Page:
Yale SOM Team Wins International Operations Competition
A team of first-year Yale MBA students won the 2007 Operations Simulation Competition this month, beating out 62 other teams of MBA students from business schools around the world. The Yale team, called “yalewillwin,” was comprised of Gene Lee, Krishan Soni, Garan Geist, and Robert Doherty.
The competition ran — entirely online — from April 9 through 11. Each team was responsible for running a simulated factory that manufactured digital satellite system receivers, using the Littlefield Technologies factory simulation. The manufacturing process had four steps carried out at three different work stations. Students controlled factors such as lot size, inventory reorder point, and the number of machines working at each station. The Littlefield Technologies simulation was designed to teach basic concepts of operations, such as capacity planning, scheduling, and inventory management. The winning team was the one that finished 250 simulated days of operation with the most money.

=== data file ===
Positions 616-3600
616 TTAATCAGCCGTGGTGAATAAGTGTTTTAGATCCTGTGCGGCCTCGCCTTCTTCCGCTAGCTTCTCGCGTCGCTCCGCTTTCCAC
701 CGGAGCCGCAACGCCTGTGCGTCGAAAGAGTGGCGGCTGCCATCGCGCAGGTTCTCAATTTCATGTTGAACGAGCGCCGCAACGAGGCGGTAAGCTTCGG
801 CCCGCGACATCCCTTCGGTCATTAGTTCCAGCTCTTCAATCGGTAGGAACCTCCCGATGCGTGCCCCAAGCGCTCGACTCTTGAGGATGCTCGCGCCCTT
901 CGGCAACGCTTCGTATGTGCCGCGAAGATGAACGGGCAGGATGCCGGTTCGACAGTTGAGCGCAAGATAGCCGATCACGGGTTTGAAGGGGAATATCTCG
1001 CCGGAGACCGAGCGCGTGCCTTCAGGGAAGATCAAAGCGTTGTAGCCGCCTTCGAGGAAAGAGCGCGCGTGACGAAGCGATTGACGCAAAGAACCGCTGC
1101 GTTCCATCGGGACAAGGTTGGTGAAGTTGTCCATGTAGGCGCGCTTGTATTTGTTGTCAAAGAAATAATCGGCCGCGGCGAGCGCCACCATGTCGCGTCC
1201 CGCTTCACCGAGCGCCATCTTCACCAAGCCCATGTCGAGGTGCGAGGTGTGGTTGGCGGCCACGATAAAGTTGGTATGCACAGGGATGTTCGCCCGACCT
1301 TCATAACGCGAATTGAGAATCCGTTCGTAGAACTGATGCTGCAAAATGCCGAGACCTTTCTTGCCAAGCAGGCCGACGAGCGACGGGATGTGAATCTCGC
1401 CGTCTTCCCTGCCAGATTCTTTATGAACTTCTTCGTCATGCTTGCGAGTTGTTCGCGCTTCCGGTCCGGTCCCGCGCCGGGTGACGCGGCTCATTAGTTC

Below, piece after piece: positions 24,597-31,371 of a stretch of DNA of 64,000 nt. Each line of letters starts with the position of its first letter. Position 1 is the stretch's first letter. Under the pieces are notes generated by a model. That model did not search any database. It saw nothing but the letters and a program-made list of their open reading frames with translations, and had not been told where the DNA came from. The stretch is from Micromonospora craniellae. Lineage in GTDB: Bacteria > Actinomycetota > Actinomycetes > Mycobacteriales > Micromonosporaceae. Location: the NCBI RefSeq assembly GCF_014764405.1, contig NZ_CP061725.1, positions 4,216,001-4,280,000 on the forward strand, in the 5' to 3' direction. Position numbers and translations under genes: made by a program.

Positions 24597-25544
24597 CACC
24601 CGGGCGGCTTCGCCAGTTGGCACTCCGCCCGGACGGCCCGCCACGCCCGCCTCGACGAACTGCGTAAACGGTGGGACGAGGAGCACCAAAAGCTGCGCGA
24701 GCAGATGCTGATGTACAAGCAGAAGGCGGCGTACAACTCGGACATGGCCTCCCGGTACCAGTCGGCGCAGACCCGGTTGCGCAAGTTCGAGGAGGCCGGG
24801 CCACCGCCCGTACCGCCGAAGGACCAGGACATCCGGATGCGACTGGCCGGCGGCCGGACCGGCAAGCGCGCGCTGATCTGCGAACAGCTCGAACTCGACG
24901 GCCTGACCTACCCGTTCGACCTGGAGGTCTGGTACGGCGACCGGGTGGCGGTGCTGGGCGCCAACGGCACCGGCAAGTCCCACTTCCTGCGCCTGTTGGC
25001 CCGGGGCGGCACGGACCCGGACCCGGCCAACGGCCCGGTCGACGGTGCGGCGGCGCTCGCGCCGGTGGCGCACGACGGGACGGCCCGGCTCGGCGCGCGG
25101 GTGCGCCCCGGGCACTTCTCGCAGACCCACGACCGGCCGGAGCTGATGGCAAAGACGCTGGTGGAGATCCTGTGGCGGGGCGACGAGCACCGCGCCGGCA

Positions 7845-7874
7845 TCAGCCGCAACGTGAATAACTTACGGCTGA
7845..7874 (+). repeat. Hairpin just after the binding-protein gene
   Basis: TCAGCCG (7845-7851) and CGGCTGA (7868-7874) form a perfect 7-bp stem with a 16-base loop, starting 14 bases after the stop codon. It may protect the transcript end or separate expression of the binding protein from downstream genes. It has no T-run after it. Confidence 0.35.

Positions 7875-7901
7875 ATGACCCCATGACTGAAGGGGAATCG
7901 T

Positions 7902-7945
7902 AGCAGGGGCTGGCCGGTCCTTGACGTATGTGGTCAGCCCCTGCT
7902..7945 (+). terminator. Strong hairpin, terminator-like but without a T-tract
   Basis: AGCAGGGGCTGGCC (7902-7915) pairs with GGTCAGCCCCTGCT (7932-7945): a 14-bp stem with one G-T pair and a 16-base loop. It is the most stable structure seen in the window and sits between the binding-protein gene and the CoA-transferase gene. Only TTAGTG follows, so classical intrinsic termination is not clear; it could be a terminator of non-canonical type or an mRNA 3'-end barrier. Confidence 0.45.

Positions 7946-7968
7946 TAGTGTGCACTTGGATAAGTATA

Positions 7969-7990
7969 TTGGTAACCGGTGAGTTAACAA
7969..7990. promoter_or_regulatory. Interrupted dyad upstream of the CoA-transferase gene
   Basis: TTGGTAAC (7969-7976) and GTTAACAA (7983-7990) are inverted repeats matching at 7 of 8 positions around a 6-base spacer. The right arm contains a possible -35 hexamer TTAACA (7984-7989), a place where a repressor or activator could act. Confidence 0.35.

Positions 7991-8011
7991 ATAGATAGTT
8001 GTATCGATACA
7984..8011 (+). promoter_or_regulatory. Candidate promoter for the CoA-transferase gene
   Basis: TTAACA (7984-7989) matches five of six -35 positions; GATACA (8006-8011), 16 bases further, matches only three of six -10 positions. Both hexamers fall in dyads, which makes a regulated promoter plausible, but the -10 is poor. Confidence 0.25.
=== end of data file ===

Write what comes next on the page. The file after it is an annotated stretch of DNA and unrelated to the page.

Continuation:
The Yale team earned $1,506,261 over the course of the simulation, compared to $1,457,789 for the second-place team and $7,470 if one ran the simulation without making any changes to its original parameters.
The competition was hosted by the MIT Sloan Operations Management Club. As part of their MBA classes, the competing teams had already played a more basic version of the Littlefield simulation. At Yale, it took place in the Operations Engine course, a part of the new Yale SOM core curriculum. “Operations Engine was my favorite course, and we applied a number of the things we learned in the course to the competition,” said Gene Lee ’08. “The contest was a fun thing to do on the side, but what we learned in Operations Engine is also very practical and relevant to my post-MBA career.”
Operations Engine was taught by Art Swersey, professor of operations research, who encouraged the students to enter the contest. “I’m delighted that our team won and especially pleased that they were able to apply the quantitative tools they learned in our program.”